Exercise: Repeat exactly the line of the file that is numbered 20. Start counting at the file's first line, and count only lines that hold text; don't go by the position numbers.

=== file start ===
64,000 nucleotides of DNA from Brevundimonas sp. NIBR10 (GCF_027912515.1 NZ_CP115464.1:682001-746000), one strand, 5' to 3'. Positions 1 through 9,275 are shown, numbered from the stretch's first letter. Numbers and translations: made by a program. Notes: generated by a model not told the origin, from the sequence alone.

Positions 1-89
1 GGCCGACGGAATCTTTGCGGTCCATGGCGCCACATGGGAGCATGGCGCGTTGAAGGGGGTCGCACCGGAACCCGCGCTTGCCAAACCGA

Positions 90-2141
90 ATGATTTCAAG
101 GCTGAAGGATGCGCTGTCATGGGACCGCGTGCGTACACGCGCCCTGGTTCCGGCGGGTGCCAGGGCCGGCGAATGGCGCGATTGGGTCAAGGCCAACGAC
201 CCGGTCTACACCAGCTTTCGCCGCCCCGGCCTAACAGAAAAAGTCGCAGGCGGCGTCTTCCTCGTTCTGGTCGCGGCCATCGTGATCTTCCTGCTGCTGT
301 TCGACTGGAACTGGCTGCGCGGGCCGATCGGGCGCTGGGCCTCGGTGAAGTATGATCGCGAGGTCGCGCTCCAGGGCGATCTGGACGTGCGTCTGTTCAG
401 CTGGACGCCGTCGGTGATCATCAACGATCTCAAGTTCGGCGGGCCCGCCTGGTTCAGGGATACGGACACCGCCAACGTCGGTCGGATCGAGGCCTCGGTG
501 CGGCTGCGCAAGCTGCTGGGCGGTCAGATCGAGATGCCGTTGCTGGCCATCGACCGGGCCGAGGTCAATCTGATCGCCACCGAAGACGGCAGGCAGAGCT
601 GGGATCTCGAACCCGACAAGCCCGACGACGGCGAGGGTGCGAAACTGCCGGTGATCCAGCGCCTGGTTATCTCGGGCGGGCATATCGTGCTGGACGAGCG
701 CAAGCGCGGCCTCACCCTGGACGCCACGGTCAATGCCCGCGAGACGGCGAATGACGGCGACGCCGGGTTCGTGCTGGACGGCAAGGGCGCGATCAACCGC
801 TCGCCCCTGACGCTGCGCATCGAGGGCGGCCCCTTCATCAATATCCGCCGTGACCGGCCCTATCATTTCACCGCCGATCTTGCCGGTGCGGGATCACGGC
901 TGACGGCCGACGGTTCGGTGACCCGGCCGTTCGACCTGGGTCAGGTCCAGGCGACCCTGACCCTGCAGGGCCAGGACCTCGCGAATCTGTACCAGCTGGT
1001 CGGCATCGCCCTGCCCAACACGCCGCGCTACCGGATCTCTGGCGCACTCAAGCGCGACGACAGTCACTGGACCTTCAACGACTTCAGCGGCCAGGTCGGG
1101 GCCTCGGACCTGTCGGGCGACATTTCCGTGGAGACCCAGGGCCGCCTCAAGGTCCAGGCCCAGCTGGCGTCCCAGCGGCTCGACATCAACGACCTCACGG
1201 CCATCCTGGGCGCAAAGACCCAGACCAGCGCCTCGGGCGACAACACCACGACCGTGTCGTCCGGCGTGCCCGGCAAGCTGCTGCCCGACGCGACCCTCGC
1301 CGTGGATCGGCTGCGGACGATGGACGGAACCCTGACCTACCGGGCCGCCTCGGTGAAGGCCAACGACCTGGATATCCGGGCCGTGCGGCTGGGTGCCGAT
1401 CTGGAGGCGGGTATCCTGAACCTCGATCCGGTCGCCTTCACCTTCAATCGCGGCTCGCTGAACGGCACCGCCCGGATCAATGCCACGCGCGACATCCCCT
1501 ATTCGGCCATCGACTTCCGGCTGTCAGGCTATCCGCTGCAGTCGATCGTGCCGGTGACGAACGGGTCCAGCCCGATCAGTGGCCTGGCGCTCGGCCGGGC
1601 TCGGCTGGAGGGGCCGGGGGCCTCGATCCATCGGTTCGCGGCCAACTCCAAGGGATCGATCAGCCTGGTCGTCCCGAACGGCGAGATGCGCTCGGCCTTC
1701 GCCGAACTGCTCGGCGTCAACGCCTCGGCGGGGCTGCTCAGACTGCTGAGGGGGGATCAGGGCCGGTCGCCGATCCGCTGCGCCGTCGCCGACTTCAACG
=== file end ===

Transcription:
1501 ATTCGGCCATCGACTTCCGGCTGTCAGGCTATCCGCTGCAGTCGATCGTGCCGGTGACGAACGGGTCCAGCCCGATCAGTGGCCTGGCGCTCGGCCGGGC